The Arachnoid - Also Called Arachnopia Or Parietal Layer Of The Pia

The arachnoid is a thin fibrous membrane, which passes over the convolutions of the brain and does not dip into the sulci between. It is more marked on the base than on the convexity of the brain. It is not attached to the dura above, and this subdural space, while moist, contains little or no free fluid. Hemorrhages do not occur into this space unless the membranes are torn, because the bleeding from the vessels of the dura is always epidural and the arachnoid derives its nourishment from the pia mater below, so that hemorrhages start beneath the arachnoid, but may rupture through the arachnoid into the subdural space. From its under surface, fibrils of loose tissue pass to the pia mater; the space between the fibrous layer of the arachnoid above and the pia mater and convolutions of the brain below is called the subarachnoid space. This is a lymph space and contains the cerebrospinal fluid. This fluid is normally about 60 c.c. (2 ounces) in quantity, but in injuries to the brain in which the subarachnoid space is opened, the fluid is secreted and discharged very rapidly. As has already been mentioned, the arachnoid sends a prolongation into the internal auditory meatus, hence a fracture through it would open the subarachnoid space. This space communicates with the ventricles of the brain through three openings in the pia mater at the lower back portion of the roof of the fourth ventricle; these are called the foramina of Magendie, Key, and Retzius. The cerebrospinal fluid extends down the spinal canal and can be removed by tapping with a trochar, as is practised in the lumbar region.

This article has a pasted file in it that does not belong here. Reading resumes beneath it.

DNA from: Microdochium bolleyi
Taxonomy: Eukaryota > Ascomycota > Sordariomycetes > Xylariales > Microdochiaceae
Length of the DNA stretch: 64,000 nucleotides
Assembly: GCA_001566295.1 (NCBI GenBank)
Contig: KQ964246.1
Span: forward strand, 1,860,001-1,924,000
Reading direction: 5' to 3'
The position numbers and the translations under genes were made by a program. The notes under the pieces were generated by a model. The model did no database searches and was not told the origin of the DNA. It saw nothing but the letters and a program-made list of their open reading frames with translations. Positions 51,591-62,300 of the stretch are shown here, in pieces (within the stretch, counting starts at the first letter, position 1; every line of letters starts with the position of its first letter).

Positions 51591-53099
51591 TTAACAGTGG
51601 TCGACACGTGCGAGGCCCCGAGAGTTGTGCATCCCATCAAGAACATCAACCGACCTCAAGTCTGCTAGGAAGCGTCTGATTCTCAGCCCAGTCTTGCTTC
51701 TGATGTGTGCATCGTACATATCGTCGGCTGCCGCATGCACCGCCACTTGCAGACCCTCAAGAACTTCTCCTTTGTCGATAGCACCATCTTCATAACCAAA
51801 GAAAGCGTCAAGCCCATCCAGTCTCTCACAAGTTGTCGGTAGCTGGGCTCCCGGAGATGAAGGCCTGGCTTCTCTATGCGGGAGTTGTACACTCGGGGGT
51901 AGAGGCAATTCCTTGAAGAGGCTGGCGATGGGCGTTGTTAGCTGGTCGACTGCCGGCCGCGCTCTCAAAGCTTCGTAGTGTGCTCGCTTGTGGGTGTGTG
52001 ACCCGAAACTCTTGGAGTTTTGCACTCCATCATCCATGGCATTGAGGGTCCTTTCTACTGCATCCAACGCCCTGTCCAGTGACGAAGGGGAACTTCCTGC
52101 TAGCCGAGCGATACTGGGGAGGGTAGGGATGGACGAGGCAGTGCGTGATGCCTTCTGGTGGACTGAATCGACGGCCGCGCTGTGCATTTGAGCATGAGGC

The Pia Mater

The net-work of vessels, with their supporting membrane, . which covers the convolutions of the brain, forms the pia mater. The fibrils of connective tissue supporting the vessels are attached to the fibrous layer of the arachnoid above, so that the pia and arachnoid are in reality continuous structures. The spaces between these fibrils are often quite large and communicate with each other, forming the subarachnoid space. The lower portions of these fibrils are united and form a basement membrane which lies directly on the convolutions of the brain and dips into the sulci. The blood-vessels are intimately connected with this lower pial membrane and not with the arachnoid above. These vessels penetrate into the substance of the brain, carrying with them a covering or sheath of pia mater. This is called the peri-vascular lymph sheath and, of course, communicates with the subarachnoid space above. These vessels nourish the brain. The perivascular lymph sheaths are also said to form capsules around the great pyramidal and large glial cells of the cortex.